Plea to solve Welsh beach 'coin tree' mystery
A couple have asked for help to solve the mystery of how a coin-studded tree trunk appeared on a south Wales beach.
The length of a trunk is covered in battered British coins, all wedged into the wood.
It was spotted by Rowli and Pat Rees during a walk in Mumbles, Swansea, near Blackpill.
There is speculation the trunk could be part of a centuries-old tradition of 'wishing trees' - where coins are driven into a tree to bring good luck.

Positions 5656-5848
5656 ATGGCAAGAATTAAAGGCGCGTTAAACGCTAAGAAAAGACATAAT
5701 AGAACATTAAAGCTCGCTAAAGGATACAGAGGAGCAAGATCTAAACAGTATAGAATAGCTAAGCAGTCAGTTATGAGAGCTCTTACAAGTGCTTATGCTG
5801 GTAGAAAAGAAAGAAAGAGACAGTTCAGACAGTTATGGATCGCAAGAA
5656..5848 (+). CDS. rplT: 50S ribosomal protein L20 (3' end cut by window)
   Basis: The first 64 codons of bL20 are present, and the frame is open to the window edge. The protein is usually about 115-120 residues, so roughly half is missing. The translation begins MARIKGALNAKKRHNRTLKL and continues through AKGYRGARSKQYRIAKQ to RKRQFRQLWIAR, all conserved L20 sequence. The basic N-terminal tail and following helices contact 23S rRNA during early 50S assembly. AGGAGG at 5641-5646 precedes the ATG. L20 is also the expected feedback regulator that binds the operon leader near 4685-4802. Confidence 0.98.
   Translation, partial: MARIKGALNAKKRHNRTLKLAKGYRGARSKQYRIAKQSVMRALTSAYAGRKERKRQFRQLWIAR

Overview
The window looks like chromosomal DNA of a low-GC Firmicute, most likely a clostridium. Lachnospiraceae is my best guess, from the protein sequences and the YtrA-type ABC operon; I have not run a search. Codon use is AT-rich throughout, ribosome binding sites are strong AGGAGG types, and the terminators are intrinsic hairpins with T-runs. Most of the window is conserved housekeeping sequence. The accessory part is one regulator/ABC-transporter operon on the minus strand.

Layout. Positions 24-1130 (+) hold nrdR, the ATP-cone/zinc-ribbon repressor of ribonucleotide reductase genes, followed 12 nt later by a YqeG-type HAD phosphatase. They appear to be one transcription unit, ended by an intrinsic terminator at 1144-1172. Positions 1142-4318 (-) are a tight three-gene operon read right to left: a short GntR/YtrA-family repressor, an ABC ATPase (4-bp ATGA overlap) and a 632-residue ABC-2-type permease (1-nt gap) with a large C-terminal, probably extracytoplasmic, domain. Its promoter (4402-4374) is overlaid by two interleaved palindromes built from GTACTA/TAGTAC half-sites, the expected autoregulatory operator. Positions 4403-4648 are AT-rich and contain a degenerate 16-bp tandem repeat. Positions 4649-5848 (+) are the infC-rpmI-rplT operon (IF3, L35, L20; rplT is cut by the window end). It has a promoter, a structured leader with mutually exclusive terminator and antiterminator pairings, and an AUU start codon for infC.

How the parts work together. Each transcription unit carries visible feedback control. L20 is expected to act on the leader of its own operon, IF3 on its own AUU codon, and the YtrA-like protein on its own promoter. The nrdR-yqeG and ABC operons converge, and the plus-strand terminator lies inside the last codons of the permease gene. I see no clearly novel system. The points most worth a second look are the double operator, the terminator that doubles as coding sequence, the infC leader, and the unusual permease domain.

The practice has been recorded all over the British Isles for hundreds of years - from the Irish Republic to the Scottish Highlands.
Rowli Rees said: "It's been battered and it is really a bit of driftwood. My only thought is it's been brought down by a river, maybe?"
The last noted coin-tree to appear in Wales was at Portmeirion in Snowdonia, where a fallen tree and several trunks were studded with two-pence pieces .
But Mr Rees is not convinced: " It looks like an art installation or something because these coins are bent."